Plant Parenting 101

by Claudia

Are you really a share houser if you haven’t been through the circle of life with a house plant? Nothing makes a millennial feel more accomplished than keeping a house plant alive.

image Image: Pablo Veiga

Right now, we’re obsessed with plants. They bring nature into the home, they make us calm and that little bit of greenery really makes the scenery. But where did this plant obsession begin? From all other sources, plants are dangerous. Harry Potter nearly died from Devil’s Snare, Batman’s Poison Ivy was HOT but deadly and the giant plant in Jumanji nearly killed a whole town. Murphy’s Law would have it that now we’re the killers and keeping our house plants alive is a big deal.

Luckily for you faltering plant mammas, and our friends at Shared Living have got your (and your plants’) back. We are giving you our Top Plant Parenting Tips so that your lil succies, Monsteras and Rubber Trees will survive the winter (and your neglect).


I know you really want that Instagram-worthy Boston Fern to hang in your loungeroom but if you don’t have the right amount of humidity and balance of sun/shade, it will die. Pick the right plants for the right locations based on what they need in terms of light, air quality and watering. Do your research and most importantly, start small. If ghosting is your thing, a succulent is the best choice for you as succulents don’t require commitment.


FYI plant babies can be EXPENSIVE. A 1.2m Fiddly Fig that looks divine on Pinterest can set you back a mean $200. Learn how to make cuttings from existing plants and you’ll save big bucks. Every plant is different, but generally speaking if you make your cutting at the end of a stem, just after a node or aerial root, you’ll give your plant the best chance at a new life. Place this cutting in a glass jar, swapping the water every 4 days. Wait until the roots start to germinate and BAM PLANT THAT BABY PLANT BABY.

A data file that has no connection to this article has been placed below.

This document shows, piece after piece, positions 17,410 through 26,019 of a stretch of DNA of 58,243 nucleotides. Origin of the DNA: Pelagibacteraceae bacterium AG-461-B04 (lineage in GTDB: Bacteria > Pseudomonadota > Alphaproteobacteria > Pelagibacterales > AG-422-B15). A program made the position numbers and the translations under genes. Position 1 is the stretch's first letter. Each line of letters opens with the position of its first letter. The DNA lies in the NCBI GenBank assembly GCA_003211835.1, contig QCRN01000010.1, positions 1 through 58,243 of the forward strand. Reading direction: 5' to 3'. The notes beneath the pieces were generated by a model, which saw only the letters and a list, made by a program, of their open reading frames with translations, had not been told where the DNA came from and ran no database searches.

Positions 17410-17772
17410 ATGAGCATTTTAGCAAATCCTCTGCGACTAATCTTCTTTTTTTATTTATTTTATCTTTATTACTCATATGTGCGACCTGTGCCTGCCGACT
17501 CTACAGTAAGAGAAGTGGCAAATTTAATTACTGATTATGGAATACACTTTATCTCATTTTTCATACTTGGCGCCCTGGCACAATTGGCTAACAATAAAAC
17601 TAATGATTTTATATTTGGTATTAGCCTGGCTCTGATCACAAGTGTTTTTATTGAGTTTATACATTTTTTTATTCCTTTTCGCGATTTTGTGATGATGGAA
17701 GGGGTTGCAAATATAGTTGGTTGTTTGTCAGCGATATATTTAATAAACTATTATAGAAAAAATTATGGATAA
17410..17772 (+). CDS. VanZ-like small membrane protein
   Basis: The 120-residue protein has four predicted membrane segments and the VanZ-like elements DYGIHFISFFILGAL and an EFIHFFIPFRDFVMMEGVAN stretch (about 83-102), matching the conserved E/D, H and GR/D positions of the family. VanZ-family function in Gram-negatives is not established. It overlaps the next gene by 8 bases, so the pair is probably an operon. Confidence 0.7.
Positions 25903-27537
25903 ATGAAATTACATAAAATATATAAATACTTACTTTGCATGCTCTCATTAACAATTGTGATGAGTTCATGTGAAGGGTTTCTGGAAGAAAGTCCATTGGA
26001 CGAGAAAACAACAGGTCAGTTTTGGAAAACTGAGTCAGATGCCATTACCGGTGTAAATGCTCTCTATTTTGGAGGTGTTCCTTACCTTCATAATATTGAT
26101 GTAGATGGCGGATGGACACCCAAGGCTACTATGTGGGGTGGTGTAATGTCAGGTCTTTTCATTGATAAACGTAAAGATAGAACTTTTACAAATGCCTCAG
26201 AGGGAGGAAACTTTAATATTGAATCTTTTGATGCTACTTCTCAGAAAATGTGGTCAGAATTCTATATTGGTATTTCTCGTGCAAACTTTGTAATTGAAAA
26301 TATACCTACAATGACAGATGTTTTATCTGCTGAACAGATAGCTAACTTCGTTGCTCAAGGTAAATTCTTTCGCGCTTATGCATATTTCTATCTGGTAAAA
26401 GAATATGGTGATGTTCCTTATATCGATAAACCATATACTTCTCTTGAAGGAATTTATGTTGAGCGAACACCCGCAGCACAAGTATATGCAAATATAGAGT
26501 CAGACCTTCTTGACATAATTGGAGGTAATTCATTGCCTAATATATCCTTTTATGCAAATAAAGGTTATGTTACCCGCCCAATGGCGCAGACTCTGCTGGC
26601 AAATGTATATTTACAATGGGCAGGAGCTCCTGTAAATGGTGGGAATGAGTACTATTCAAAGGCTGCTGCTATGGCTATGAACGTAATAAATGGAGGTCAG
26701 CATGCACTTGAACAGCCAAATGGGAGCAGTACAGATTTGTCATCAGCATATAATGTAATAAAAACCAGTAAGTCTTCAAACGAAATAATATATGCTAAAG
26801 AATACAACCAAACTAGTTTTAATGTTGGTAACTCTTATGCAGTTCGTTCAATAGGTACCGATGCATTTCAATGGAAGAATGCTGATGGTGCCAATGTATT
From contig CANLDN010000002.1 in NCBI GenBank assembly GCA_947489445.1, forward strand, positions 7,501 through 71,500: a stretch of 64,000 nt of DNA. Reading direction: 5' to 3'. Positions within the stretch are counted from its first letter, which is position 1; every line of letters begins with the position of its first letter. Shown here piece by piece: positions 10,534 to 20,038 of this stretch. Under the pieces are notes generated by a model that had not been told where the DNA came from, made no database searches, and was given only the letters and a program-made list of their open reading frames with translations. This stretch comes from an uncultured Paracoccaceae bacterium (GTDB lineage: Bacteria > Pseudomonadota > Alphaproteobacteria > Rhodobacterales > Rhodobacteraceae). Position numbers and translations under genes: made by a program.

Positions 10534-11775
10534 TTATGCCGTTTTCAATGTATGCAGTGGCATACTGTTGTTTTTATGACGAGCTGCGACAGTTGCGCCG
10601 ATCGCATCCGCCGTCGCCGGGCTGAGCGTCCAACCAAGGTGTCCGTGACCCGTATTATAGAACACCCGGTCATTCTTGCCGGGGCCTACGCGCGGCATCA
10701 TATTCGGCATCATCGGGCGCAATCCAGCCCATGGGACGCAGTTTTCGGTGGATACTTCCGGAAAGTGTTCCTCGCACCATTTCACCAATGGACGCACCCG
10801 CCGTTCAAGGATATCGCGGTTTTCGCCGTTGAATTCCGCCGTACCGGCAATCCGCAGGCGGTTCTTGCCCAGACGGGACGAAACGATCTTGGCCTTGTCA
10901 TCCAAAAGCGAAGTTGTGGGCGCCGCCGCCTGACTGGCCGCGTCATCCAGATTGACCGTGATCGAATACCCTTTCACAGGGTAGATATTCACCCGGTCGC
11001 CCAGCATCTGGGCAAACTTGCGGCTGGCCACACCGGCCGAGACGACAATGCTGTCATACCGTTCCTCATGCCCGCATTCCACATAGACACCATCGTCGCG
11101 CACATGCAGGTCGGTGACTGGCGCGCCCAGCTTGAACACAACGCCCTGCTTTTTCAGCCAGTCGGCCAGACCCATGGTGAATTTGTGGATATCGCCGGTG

If your flatmates can’t even feed themselves, you probably don’t want to leave your plant babies in their care while you’re on vacay. Unlike your flatmates, most plants don’t like Mi Goreng. Instead, a great idea is to use ice blocks to water your plants as the water is absorbed at a slower rate. You can also place plants in a semi filled bathtub or in buckets out on the front porch. Just be sure to not drown your plants. If you’re going away for a week, two centimetres of water should do it. Remember, drinking in excess can cause severe health problems – for you and your plants.


You know your Greek neighbour with the amazing lemon tree? Chances are they know a thing or two about plants and gardening. Ask them for some tips and if you can borrow their home fertiliser recipe. Use online resources – Facebook groups, Instagram and Pinterest are all home to avid plant mum communities. If you see a friend with a healthy-looking Chain of Hearts, be bold and ask for cutting. After all, the more plants around, the better.

Author of Shared Living, Emily Hutchinson is a big advocate for plants filling up the sadder-looking areas our homes, suggesting that even the “most barren of outdoor spaces can come alive with potted plants, which look great against backdrops of exposed brick and concrete.”

If you’re after more handy plant parenting tips, get your green thumbs on a copy of Shared Living, Australia’s hottest new book on interior design for share houses and flatmates.

Flatmates has partnered with Shared Living to bring you the next series of blogs. Author Emily Hutchinson has complied photos and stories from flatmates from around the world. Enter our competition to win your very own copy of her beautiful book, Shared Living.

  • Claudia
  • Claudia is Flatmate's Community Manager. She loves her share house, her plants and her side-hustles.
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